On roads shared with wild boar, goats and sheep — and patrolled overhead by kites and buzzards — you pass the likes of Sant’Antonino, the oldest inhabited village in Corsica. Turn left at the herd of brown and white goats and you can’t miss it.

This is reputedly one of the most beautiful villages in all France. Probably no. 2 or 3 by the looks of it. It still manages to cling to the top of a substantial mountain even after twelve hundred years of a history for which the kindest word wold be chequered.

Through a warren of narrow lanes, up steep pathways and underneath vaulted passages, I eventually reached the top. An A-Z of the whole of north Corsica spread out below.

Of course taking refuge in the fastness of the mountains is part of the culture here. All the usual suspects have come calling and left varying degrees of influence: Phoenicians, Byzantines, Greeks, Carthaginians, Romans, Saracens, British, Pisans and Genoese.

The Genoese finally sold the island to France in 1768. During the Second World War US troops arrived. One of the pilots, chap called Joseph Heller, would often see a dilemma in the operations of the Air Force with mutually conflicting yet dependent conditions. A few more glasses of the local rosé and who knows, somebody could write a book about it.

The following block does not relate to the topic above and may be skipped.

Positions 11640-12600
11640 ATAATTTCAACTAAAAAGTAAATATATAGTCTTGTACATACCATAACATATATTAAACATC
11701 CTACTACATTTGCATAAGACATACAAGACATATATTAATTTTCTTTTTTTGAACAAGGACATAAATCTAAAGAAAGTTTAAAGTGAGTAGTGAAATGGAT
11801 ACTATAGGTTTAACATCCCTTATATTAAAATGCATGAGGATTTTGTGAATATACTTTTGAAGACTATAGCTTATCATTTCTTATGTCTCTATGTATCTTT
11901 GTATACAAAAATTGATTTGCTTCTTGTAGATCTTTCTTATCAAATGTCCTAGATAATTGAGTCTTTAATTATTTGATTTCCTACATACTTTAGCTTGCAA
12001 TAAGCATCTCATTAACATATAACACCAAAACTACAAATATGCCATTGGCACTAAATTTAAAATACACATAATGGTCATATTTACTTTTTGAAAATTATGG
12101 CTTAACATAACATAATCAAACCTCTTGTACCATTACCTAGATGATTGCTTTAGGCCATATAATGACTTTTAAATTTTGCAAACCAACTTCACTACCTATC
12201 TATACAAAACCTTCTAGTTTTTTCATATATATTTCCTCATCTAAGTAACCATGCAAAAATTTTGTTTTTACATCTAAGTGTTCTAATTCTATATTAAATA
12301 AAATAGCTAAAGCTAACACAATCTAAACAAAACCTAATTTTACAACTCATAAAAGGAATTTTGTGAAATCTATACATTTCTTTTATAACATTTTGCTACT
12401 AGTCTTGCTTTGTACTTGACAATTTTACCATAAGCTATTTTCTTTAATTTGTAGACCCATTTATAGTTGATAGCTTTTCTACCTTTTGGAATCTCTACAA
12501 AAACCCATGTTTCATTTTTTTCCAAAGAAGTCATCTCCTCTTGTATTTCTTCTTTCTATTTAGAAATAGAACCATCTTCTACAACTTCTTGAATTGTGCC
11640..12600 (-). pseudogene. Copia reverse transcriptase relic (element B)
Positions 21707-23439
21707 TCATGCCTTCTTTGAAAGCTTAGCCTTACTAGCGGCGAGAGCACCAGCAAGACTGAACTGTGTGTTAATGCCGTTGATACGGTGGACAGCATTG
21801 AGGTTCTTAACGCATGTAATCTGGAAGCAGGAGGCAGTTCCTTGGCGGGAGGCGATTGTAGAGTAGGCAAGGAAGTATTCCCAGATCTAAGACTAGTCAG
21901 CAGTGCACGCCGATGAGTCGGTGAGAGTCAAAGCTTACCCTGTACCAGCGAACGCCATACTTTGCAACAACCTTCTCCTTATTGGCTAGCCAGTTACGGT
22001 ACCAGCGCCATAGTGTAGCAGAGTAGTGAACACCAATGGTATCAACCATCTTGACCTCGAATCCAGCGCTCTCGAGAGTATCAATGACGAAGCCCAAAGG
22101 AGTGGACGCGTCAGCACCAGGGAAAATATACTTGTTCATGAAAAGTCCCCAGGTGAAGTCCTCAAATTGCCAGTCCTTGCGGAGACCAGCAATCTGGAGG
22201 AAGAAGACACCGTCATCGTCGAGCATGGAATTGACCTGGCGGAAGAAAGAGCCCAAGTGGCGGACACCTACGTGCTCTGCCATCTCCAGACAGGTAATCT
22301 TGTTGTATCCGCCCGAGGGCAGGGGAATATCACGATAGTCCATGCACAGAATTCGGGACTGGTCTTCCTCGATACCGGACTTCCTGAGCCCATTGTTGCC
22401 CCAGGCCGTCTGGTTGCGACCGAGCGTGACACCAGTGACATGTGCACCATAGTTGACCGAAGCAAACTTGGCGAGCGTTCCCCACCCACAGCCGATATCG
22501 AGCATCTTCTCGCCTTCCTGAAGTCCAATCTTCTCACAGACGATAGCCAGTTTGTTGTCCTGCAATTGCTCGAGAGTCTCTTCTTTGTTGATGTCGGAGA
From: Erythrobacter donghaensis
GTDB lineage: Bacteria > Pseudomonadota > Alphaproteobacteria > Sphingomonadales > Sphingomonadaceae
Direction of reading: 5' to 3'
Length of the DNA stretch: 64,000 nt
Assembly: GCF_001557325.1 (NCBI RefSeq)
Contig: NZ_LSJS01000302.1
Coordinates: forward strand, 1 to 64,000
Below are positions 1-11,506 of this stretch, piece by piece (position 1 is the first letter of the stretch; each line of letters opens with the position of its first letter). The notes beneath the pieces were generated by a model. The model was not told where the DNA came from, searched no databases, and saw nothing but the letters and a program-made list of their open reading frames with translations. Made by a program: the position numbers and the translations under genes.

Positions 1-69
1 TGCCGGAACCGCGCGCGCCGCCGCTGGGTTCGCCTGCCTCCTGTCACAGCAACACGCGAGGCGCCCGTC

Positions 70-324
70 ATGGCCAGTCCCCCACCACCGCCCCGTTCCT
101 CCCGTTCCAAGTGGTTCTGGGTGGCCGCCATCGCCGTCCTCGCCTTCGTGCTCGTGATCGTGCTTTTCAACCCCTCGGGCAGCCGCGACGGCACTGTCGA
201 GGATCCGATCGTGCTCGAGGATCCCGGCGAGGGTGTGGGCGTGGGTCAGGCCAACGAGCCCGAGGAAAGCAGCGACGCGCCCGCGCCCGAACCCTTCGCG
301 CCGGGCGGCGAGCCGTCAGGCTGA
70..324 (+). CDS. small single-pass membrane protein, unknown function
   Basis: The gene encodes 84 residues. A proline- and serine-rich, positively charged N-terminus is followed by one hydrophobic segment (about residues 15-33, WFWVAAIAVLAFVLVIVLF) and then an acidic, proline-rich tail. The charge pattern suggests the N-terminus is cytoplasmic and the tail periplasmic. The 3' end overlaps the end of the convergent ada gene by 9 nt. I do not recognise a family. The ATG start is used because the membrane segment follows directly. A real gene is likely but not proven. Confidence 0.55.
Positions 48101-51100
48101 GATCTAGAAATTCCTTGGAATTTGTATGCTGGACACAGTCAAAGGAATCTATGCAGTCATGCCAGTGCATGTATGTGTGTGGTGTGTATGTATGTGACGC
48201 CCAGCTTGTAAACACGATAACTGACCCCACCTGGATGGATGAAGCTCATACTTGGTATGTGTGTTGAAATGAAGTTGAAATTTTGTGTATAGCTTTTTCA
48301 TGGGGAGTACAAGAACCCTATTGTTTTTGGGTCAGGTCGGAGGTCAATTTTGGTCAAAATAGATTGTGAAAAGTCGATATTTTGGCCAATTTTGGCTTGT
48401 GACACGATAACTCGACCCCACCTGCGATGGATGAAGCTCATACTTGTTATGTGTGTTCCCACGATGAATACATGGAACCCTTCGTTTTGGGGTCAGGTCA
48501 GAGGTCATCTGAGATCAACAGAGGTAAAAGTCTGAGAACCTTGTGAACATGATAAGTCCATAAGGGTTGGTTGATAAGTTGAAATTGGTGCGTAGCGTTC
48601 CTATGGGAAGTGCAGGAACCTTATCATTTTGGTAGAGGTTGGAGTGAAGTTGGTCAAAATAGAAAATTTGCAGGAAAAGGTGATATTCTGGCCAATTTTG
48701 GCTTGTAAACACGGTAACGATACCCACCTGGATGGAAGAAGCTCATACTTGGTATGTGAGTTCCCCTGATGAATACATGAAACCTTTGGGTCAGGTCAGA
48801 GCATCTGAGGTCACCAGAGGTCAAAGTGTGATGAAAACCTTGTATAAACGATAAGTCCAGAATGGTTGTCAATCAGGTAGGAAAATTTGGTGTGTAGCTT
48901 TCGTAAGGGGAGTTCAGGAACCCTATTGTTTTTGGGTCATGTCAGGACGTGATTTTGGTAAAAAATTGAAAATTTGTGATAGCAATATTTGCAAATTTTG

Corsica is also the birthplace of Napoleon — unlike Columbus, no doubt about this one. The sweet-smelling maquis, the Little Corporal said, was one he would smell the whole time he was in exile. Napoleon, Nelson, Christopher Columbus, Catch-22 — if you don’t know much about history, but you know what you like, Corsica’s the place.

Almost through the mountains now, and the reappearance of the waters of the Mediterranean meant that the town I could spy, just across the bay, was Saint-Florent, where my digs lay.

This lovely fishing village is a bit French, a bit Italian a lot Corsican. There’s a huge harbour, a bakery, a butcher’s, a citadel (quel surpris), and, even less surpris, a wrap-around, dazzling beach.

You won’t go short of restaurants in Saint-Florent; you’ll get fish, wild boar stew, and twinkly views across the harbour

But most nights you could forego the delights of eating out, if you’re self-catering . My daily shopping list said it all: crusty bread, rosé wine, cheese, big tomatoes — something for the cat. Yep, a cat will undoubtedly adopt you. The average Corsican cat isn’t too pushy, but appreciates a little charcuterie if you can spare it.